Don't be sheep! Know that you are an individual and that means you have individual needs. Rely on yourself and your own instincts. I am not saying to forsake studying, coaches, and advice. You know the difference between something that doesn't work for you and something that's just hard for you. Pay attention to what does and does not work for you. Have the guts to stand up for yourself when questioned about your technique or training methods.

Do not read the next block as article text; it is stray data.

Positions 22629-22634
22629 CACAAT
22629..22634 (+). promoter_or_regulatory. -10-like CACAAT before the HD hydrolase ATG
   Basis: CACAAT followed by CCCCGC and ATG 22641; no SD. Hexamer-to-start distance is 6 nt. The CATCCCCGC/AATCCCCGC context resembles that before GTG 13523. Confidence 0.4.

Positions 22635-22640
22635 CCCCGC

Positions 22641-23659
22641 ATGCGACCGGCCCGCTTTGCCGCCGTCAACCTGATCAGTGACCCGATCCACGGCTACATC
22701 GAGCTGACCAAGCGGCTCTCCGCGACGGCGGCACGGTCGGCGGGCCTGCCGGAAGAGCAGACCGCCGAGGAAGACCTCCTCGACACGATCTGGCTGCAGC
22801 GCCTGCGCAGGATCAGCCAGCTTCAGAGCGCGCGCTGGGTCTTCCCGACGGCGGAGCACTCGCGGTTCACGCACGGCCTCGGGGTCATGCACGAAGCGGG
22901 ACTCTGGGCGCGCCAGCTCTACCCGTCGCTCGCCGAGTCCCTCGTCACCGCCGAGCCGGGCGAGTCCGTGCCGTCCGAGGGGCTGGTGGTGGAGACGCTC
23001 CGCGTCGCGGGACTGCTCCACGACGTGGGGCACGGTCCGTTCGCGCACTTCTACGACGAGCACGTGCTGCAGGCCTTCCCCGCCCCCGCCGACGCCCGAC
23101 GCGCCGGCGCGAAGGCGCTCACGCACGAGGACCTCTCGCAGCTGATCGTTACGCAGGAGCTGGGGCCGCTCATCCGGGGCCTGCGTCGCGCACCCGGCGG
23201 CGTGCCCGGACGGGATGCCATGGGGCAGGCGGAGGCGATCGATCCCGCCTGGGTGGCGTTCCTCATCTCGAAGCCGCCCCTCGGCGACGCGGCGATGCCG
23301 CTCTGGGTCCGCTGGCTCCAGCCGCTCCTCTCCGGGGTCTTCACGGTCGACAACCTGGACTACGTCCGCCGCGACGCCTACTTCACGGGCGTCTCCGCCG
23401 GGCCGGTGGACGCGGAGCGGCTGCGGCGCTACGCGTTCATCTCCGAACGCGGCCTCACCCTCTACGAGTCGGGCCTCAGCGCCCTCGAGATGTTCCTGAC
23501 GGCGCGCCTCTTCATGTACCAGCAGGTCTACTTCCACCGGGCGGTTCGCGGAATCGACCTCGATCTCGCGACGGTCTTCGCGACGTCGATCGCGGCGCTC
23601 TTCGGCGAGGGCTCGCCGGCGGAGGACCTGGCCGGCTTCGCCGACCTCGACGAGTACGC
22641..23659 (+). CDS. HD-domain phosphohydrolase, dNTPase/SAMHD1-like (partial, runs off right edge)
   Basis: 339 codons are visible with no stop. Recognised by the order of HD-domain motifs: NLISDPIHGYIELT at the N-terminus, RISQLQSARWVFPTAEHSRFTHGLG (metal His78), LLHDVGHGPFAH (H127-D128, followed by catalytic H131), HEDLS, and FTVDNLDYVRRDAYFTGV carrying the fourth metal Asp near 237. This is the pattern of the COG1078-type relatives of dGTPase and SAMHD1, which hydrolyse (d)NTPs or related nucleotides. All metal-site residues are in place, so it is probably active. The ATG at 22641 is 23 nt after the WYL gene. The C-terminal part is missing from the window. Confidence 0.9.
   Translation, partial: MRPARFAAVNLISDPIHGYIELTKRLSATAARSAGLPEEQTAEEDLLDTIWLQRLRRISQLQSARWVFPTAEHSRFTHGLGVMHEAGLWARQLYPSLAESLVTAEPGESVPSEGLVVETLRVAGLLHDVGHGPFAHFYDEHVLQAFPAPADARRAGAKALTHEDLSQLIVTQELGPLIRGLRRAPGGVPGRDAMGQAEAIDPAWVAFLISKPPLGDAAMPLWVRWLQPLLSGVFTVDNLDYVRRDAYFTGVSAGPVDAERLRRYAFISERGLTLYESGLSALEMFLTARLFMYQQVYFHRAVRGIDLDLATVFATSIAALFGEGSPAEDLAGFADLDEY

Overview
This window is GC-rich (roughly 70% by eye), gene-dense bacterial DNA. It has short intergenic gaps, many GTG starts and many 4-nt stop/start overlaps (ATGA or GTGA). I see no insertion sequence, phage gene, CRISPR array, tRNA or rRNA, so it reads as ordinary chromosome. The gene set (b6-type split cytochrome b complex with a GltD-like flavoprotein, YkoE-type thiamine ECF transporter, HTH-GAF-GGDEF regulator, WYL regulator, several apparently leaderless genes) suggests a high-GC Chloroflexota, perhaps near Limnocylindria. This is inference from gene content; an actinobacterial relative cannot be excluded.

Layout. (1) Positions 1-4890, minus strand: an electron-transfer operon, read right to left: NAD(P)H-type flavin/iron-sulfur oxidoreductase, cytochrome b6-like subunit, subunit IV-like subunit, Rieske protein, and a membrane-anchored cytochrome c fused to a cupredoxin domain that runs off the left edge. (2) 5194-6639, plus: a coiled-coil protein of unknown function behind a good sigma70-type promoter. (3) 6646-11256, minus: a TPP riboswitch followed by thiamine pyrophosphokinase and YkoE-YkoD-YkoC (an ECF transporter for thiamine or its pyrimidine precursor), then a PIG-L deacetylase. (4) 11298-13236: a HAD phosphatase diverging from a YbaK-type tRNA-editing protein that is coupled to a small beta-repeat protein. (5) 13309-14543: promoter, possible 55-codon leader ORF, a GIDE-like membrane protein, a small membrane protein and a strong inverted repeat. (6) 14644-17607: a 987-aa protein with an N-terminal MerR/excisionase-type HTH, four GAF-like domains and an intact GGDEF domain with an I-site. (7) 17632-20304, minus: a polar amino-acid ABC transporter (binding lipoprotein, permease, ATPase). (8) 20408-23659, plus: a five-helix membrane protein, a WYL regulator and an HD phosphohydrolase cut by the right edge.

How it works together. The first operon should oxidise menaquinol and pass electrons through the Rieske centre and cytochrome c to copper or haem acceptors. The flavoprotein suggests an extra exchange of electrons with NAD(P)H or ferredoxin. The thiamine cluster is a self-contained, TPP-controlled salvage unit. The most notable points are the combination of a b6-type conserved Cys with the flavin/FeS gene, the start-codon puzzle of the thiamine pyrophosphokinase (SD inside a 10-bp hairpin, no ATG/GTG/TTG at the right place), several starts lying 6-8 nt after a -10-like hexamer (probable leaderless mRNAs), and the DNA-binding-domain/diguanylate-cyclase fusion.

Every generation has had its pioneers that did things their own way, and because of this rose to the top. Steve Goggin's and even Ed Coan's squats were a little unconventional for the time — pitched forward and pancaked. But they knew what worked for them. I believe Ed has a quote about “doing things my way” and taking a lot of pride in it. Goggins has the first 1100-pound squat. I swear his chest touched his knees, but that's how Steve squatted. If you get anything out of this please remember that we are all individuals with individual needs. Take the time to learn and pay attention to your own needs. Take advice as frequently as you can, because the moment you think you know everything, you stop growing.